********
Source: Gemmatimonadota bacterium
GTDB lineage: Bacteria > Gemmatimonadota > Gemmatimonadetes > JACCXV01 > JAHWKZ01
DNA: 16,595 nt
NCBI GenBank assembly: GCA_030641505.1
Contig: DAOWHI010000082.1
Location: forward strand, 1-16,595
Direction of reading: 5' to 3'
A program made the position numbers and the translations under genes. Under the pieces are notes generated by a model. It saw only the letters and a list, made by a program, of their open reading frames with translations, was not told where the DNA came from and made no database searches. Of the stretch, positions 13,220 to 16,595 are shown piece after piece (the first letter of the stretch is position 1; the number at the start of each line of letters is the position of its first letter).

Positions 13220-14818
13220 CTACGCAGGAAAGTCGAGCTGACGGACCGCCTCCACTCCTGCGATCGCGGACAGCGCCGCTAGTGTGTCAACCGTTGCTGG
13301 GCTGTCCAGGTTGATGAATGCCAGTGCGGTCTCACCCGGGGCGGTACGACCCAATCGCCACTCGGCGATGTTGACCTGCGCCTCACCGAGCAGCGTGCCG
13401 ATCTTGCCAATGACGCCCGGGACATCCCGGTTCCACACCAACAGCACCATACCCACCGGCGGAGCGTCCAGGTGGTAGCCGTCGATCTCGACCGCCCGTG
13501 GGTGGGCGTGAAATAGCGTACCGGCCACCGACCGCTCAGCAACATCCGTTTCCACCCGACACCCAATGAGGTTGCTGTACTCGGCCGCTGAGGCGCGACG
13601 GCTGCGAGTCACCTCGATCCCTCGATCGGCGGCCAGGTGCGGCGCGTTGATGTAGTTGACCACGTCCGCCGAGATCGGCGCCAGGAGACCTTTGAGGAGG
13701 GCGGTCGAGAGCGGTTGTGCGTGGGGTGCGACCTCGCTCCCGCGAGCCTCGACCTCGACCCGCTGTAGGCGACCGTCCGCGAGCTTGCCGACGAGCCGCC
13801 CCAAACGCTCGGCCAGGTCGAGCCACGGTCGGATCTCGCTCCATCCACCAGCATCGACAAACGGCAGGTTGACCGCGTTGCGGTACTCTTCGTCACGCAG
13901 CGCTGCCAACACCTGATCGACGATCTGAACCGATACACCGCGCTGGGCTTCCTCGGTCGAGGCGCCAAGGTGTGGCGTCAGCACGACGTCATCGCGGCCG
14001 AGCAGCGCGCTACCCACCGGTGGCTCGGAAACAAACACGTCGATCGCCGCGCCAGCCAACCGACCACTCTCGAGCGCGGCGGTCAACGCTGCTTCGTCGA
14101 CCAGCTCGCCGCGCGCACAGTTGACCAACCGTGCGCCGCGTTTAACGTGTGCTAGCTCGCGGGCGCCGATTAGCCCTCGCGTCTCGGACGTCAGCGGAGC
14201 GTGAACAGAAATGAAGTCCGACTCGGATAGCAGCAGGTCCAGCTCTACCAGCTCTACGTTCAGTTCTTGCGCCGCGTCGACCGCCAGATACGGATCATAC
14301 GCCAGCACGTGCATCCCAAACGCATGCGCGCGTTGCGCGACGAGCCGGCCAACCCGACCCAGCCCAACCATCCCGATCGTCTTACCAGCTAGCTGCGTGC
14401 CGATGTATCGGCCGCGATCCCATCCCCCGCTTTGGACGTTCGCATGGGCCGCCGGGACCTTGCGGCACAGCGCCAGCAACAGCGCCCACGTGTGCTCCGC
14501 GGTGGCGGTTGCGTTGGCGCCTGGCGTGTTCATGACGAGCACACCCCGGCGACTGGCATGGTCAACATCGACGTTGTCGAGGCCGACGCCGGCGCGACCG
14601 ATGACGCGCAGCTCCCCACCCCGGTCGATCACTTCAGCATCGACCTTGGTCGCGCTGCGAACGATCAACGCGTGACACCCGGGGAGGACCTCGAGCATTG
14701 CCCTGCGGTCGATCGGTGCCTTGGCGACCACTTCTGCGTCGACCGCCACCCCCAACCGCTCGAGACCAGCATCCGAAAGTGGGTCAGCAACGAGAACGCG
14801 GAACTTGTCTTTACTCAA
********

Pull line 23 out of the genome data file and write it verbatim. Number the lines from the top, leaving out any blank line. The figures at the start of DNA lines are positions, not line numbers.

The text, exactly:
14501 GGTGGCGGTTGCGTTGGCGCCTGGCGTGTTCATGACGAGCACACCCCGGCGACTGGCATGGTCAACATCGACGTTGTCGAGGCCGACGCCGGCGCGACCG